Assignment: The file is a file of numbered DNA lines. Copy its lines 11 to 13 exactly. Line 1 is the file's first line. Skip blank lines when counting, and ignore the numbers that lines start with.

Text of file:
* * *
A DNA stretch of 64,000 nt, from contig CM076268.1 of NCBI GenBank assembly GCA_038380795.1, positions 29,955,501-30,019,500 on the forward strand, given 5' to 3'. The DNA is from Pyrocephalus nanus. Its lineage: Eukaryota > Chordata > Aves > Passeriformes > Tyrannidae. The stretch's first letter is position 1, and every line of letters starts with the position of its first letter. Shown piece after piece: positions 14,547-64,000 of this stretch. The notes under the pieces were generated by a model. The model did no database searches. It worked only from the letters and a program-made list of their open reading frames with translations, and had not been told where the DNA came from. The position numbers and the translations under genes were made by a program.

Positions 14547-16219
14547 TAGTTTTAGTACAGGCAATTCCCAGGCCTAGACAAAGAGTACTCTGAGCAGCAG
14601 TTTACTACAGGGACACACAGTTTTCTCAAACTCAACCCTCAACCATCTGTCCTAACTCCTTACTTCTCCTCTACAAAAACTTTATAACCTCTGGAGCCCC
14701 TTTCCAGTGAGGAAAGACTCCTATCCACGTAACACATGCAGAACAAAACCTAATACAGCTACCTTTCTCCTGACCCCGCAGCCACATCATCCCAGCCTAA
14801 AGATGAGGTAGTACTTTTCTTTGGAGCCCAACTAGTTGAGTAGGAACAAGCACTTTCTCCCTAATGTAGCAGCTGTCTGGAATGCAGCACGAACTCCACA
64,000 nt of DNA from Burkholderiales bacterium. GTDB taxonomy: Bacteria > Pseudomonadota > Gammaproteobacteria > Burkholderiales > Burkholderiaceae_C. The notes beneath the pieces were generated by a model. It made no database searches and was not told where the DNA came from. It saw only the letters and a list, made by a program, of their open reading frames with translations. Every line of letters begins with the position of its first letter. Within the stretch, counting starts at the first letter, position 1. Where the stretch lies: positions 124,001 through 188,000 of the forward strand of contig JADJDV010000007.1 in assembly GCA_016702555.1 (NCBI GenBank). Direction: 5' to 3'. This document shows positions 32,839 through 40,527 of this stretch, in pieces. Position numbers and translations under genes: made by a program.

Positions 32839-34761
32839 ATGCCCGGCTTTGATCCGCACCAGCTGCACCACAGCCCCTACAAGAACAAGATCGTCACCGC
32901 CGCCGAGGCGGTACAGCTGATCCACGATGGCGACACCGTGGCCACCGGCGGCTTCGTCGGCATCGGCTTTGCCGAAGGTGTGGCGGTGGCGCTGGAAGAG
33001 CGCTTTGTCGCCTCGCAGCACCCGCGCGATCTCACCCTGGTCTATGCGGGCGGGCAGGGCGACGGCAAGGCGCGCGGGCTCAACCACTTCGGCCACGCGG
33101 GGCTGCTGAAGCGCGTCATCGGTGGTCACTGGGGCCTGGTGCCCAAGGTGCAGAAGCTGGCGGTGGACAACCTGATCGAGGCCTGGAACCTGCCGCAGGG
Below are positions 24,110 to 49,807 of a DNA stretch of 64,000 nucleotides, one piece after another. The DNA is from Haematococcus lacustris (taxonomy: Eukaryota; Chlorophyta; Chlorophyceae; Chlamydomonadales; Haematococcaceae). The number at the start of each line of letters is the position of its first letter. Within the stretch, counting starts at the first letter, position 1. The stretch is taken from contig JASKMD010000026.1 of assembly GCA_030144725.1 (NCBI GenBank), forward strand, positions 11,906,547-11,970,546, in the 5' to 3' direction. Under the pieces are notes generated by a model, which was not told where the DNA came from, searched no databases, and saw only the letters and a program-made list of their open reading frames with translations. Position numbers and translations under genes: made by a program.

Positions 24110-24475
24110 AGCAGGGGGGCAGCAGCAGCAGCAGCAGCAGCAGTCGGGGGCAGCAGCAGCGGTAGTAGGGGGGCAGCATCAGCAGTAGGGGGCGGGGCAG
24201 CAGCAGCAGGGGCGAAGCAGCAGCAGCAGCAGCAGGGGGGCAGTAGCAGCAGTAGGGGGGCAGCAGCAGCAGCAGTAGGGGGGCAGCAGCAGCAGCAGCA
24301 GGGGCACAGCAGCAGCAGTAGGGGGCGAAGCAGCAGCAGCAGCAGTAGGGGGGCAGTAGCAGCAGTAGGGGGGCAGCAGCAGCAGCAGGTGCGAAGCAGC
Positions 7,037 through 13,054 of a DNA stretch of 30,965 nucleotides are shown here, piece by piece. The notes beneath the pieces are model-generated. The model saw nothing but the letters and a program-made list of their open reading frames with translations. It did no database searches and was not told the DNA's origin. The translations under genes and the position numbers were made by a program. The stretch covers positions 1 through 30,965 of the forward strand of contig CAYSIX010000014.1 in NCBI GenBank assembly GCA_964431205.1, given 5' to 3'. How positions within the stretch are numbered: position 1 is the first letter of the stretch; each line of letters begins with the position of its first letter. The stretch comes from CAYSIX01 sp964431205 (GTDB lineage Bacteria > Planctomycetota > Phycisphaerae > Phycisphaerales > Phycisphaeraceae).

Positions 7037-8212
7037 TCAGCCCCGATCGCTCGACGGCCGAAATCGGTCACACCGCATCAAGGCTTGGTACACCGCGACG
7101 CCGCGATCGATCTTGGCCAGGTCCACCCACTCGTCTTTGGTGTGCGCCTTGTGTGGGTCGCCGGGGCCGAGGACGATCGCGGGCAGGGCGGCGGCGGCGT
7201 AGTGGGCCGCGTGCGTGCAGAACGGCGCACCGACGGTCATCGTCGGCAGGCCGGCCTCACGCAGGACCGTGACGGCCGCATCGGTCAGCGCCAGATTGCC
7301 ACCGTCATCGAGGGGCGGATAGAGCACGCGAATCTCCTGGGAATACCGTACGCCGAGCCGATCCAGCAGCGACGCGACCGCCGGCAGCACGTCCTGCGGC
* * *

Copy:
33001 CGCTTTGTCGCCTCGCAGCACCCGCGCGATCTCACCCTGGTCTATGCGGGCGGGCAGGGCGACGGCAAGGCGCGCGGGCTCAACCACTTCGGCCACGCGG
33101 GGCTGCTGAAGCGCGTCATCGGTGGTCACTGGGGCCTGGTGCCCAAGGTGCAGAAGCTGGCGGTGGACAACCTGATCGAGGCCTGGAACCTGCCGCAGGG
Below are positions 24,110 to 49,807 of a DNA stretch of 64,000 nucleotides, one piece after another. The DNA is from Haematococcus lacustris (taxonomy: Eukaryota; Chlorophyta; Chlorophyceae; Chlamydomonadales; Haematococcaceae). The number at the start of each line of letters is the position of its first letter. Within the stretch, counting starts at the first letter, position 1. The stretch is taken from contig JASKMD010000026.1 of assembly GCA_030144725.1 (NCBI GenBank), forward strand, positions 11,906,547-11,970,546, in the 5' to 3' direction. Under the pieces are notes generated by a model, which was not told where the DNA came from, searched no databases, and saw only the letters and a program-made list of their open reading frames with translations. Position numbers and translations under genes: made by a program.